Wednesday, 27 July 2005

It’s all Tim’s fault

The Public Institute for the Stringent Suppression of Unnecessary Polysyllablicity has been carrying out valuable work in its field since it was created as a sub-group of the Fabian Society soon after the latter’s foundation in 1884, though I sometimes feel that those who devised its title lacked both a sense of irony and any awareness of the desirability of avoiding unfortunate acronyms.

It is clear, however, that this venerable organisation is lagging behind the times: it has no website of its own or even an email address. Most shameful of all, it seems to be taking no action whatsoever to discourage the use of the most appalling example of the sort of thing it was founded to attack: all over the world people are using nine syllables for a very common expression where three ought to serve. The invaluable Wikipedia sums up the situation like this:
Most English-speaking people pronounce the 9-syllable letter sequence www used in some domain names for websites as "double U, double U, double U", but many shorter pronunciations can be heard: "triple double U", "double U, double U" (omitting one W), "dub, dub, dub", "hex u", etc. Some speakers, mostly those with southern accents, pronounce the sequence "dubya, dubya, dubya." Some languages do not have the letter w in their alphabet (for example, Italian), which leads some people to pronounce www as "vou, vou, vou." Perhaps a shorter pronunciation will become standard usage in the future. Several other languages (e.g. German, Czech, Dutch etc.) pronounce the letter W as a single syllable, so this problem doesn't occur….
In English pronunciation, saying the full words "World Wide Web" takes one-third as many syllables as saying the initialism "WWW". According to Berners-Lee, others mentioned this fact as a reason to choose a different name, but he persisted.

It’s particularly galling that German-speakers, not noted for syllabic parsimony, have no problem with it.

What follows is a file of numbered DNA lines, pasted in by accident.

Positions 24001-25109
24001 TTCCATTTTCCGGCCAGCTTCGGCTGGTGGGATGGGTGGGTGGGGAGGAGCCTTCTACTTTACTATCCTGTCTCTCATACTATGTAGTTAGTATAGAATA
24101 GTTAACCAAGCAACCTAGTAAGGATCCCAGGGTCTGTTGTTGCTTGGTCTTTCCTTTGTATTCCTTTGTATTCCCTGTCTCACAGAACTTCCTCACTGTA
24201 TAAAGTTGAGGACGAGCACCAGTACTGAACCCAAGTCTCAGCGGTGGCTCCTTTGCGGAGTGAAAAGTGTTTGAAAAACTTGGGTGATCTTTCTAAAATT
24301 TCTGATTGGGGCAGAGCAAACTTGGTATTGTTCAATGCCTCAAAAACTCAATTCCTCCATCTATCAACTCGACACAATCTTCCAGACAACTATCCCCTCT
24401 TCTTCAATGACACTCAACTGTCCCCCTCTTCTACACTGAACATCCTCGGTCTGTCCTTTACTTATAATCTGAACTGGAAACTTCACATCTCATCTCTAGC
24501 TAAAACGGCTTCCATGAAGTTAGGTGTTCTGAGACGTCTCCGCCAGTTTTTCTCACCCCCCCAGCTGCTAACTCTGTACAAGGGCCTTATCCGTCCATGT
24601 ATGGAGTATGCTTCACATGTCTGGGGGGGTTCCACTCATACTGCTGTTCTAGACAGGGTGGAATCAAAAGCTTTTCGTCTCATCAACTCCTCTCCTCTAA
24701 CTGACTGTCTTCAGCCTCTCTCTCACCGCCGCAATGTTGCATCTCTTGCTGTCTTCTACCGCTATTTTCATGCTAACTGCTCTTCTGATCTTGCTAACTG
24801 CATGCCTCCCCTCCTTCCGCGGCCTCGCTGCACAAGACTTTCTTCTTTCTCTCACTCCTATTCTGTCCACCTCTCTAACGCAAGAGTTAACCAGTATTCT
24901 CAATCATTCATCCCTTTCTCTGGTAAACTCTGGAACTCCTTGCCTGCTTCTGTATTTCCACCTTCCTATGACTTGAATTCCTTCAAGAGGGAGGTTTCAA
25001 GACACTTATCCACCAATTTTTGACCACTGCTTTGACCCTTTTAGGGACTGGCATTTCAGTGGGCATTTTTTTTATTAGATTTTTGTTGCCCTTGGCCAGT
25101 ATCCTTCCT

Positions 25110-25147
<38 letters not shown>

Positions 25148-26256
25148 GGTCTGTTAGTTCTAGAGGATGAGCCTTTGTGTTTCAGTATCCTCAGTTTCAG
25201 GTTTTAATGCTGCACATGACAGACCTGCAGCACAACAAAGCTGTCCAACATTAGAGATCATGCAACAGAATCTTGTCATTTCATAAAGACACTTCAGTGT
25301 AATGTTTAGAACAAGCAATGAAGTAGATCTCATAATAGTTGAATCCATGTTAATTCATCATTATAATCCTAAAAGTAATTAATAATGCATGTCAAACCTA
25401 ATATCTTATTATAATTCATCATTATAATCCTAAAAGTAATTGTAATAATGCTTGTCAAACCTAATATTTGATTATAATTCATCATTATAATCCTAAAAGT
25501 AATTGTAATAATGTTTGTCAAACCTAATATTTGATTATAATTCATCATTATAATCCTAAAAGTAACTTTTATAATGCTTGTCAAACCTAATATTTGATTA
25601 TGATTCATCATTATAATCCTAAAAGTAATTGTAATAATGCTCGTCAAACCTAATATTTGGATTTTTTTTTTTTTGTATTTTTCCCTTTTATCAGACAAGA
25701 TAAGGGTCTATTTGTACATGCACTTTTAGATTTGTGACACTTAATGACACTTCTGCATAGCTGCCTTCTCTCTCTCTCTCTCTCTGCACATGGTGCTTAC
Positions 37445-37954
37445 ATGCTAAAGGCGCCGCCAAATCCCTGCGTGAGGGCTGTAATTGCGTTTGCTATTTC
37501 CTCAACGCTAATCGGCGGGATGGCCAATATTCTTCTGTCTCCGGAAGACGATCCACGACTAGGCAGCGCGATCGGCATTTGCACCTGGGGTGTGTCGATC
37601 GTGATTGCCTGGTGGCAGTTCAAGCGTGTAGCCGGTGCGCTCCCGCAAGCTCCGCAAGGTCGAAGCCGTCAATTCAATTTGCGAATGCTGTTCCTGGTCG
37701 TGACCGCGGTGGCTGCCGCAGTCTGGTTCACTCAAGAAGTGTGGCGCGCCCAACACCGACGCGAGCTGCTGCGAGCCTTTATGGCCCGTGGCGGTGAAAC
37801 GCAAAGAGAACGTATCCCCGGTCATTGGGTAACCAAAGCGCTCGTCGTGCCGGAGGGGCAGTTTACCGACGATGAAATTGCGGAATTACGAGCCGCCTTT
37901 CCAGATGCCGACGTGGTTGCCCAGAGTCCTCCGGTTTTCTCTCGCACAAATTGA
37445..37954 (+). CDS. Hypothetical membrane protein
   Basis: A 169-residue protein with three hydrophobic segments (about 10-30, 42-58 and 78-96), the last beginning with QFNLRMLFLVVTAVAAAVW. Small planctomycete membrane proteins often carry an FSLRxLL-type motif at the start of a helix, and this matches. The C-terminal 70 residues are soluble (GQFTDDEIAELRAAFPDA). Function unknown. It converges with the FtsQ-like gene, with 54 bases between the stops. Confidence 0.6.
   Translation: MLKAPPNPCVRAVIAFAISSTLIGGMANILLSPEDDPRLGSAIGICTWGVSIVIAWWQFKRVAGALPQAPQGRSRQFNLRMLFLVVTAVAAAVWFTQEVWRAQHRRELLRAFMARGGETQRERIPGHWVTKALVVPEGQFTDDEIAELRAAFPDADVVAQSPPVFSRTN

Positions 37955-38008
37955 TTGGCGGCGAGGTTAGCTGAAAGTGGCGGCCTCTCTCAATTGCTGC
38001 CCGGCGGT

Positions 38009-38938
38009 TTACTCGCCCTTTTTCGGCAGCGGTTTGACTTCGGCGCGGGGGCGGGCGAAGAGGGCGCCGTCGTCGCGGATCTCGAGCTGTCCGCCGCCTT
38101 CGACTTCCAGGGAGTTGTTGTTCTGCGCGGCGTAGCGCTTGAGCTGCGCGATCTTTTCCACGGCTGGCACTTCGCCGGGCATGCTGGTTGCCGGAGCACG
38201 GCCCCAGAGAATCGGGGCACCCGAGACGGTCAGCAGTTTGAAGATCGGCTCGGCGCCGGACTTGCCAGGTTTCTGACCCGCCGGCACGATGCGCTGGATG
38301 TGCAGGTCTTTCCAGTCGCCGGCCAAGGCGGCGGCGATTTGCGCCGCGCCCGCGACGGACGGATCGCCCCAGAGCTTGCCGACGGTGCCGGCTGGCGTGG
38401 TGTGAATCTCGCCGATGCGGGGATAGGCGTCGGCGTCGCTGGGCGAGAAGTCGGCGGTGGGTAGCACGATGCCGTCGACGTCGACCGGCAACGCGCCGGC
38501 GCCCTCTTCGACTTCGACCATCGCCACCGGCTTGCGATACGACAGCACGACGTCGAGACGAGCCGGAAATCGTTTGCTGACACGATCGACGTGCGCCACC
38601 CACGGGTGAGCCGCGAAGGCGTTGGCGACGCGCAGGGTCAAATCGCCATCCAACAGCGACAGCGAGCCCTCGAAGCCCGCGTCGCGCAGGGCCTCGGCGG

I don’t much like any of the shorter variations mentioned by Wikipedia, logical though some of them are. My own coinage, which I have found to be instantly grasped without misunderstanding by almost everyone, though it may confuse francophones and small children, is Wee Wee Wee, and I invite all my readers to join me in promoting this obviously sensible usage.


Michael said...

Two thoughts... 1. your "wee, wee, wee" recalls my wife's rather cavalier interpretation of a line in the Bruce Springsteen song, "Living on the Edge of the World", where he sings about the deleterious effects of shift work on his mind "in the wee, wee hours". As one slides into the second half of life, however, this actually comes to mean that time of the night when your body responds with the inevitable consequences of your having waited until just before bedtime to try to sustain the practice of drinking eight glasses of water daily; 2. a now-moved-on local TV sportscaster used to advise viewers to visit his referenced websites by going to "woo-woo-woo...". That, too, was always somewhat less than dignified to me, because I harbour a love of old Daffy Duck cartoons.

So "wee wee wee" works just fine, but not without its odd neural links. Let's see if it catches on.


outeast said...

Several other languages (e.g. German, Czech, Dutch etc.) pronounce the letter W as a single syllable, so this problem doesn't occur….

For Czech at least this is wrong. 'W' is 'dvojité vé' ('double v'), so strictly speaking Czechs say 'vvv' instead of 'www' when reciting web addresses (though this may be because they've just chosen to use the German convention, since 'w' is not used in Czech anyway...)

Tony said...

Yes, I daresay, Outeast, but why have you waited five years before telling me?